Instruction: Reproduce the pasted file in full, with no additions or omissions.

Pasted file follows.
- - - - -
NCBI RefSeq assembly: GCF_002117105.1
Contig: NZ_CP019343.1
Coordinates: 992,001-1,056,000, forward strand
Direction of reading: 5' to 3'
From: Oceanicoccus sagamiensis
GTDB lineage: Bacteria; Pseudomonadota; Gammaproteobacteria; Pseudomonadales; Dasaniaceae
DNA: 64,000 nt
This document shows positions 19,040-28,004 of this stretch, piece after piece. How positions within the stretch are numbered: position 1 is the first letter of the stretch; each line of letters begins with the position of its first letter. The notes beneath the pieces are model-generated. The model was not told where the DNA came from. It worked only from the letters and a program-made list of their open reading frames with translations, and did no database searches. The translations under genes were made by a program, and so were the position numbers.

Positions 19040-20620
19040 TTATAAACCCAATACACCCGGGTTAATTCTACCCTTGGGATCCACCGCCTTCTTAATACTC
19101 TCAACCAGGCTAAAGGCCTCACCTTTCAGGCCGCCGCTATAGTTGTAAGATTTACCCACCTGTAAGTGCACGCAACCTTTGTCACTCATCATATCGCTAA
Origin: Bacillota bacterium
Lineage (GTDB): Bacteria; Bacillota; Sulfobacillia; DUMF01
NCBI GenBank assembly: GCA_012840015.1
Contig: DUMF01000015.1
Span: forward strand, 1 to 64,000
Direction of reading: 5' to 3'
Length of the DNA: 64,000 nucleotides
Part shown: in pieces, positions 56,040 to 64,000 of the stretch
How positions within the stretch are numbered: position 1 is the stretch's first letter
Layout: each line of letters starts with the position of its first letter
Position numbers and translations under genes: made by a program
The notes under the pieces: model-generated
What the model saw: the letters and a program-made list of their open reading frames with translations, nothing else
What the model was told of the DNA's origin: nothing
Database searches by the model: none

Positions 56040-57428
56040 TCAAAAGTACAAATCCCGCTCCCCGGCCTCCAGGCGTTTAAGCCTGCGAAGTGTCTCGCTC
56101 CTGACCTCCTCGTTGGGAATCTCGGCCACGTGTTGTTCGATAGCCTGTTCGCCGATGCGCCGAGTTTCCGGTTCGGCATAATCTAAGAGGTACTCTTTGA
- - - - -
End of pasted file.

NCBI RefSeq assembly: GCF_002117105.1
Contig: NZ_CP019343.1
Coordinates: 992,001-1,056,000, forward strand
Direction of reading: 5' to 3'
From: Oceanicoccus sagamiensis
GTDB lineage: Bacteria; Pseudomonadota; Gammaproteobacteria; Pseudomonadales; Dasaniaceae
DNA: 64,000 nt
This document shows positions 19,040-28,004 of this stretch, piece after piece. How positions within the stretch are numbered: position 1 is the first letter of the stretch; each line of letters begins with the position of its first letter. The notes beneath the pieces are model-generated. The model was not told where the DNA came from. It worked only from the letters and a program-made list of their open reading frames with translations, and did no database searches. The translations under genes were made by a program, and so were the position numbers.

Positions 19040-20620
19040 TTATAAACCCAATACACCCGGGTTAATTCTACCCTTGGGATCCACCGCCTTCTTAATACTC
19101 TCAACCAGGCTAAAGGCCTCACCTTTCAGGCCGCCGCTATAGTTGTAAGATTTACCCACCTGTAAGTGCACGCAACCTTTGTCACTCATCATATCGCTAA
Origin: Bacillota bacterium
Lineage (GTDB): Bacteria; Bacillota; Sulfobacillia; DUMF01
NCBI GenBank assembly: GCA_012840015.1
Contig: DUMF01000015.1
Span: forward strand, 1 to 64,000
Direction of reading: 5' to 3'
Length of the DNA: 64,000 nucleotides
Part shown: in pieces, positions 56,040 to 64,000 of the stretch
How positions within the stretch are numbered: position 1 is the stretch's first letter
Layout: each line of letters starts with the position of its first letter
Position numbers and translations under genes: made by a program
The notes under the pieces: model-generated
What the model saw: the letters and a program-made list of their open reading frames with translations, nothing else
What the model was told of the DNA's origin: nothing
Database searches by the model: none

Positions 56040-57428
56040 TCAAAAGTACAAATCCCGCTCCCCGGCCTCCAGGCGTTTAAGCCTGCGAAGTGTCTCGCTC
56101 CTGACCTCCTCGTTGGGAATCTCGGCCACGTGTTGTTCGATAGCCTGTTCGCCGATGCGCCGAGTTTCCGGTTCGGCATAATCTAAGAGGTACTCTTTGA